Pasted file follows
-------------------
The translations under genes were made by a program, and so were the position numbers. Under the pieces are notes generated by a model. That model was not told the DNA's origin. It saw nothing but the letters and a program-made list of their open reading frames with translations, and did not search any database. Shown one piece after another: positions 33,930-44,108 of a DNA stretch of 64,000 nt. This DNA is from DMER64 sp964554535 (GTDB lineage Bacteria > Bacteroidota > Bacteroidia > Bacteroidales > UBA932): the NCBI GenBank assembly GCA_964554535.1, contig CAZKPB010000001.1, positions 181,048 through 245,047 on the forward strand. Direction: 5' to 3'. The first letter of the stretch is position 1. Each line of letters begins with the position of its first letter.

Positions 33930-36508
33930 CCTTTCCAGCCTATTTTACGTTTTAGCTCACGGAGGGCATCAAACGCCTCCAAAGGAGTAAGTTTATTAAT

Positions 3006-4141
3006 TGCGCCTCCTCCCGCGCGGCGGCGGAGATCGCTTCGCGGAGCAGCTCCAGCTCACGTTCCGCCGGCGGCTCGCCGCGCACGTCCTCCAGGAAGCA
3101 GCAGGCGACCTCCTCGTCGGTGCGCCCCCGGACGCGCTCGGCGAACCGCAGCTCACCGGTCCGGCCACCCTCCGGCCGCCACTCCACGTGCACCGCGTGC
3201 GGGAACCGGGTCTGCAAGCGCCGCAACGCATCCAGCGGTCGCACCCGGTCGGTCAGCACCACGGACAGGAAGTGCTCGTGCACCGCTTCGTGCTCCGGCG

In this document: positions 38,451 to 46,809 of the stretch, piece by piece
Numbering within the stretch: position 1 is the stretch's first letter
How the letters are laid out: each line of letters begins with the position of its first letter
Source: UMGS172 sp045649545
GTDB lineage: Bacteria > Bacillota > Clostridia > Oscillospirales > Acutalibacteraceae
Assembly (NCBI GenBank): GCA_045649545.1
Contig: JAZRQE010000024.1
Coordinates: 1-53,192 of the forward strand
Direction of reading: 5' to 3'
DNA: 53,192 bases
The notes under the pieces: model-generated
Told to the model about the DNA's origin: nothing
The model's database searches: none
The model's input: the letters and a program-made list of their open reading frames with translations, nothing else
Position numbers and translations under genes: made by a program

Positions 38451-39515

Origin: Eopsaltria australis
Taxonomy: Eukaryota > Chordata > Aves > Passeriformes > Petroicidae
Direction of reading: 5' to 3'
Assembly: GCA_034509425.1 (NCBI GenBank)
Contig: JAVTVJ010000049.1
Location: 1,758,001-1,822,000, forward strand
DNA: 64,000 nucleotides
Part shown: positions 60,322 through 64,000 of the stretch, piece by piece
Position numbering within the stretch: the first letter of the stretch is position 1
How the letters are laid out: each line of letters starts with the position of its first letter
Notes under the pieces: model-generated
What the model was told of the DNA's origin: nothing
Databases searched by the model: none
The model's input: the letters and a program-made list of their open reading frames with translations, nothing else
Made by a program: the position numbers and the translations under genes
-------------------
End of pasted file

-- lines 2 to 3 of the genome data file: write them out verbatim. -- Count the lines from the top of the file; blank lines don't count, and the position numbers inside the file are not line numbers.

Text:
Positions 33930-36508
33930 CCTTTCCAGCCTATTTTACGTTTTAGCTCACGGAGGGCATCAAACGCCTCCAAAGGAGTAAGTTTATTAAT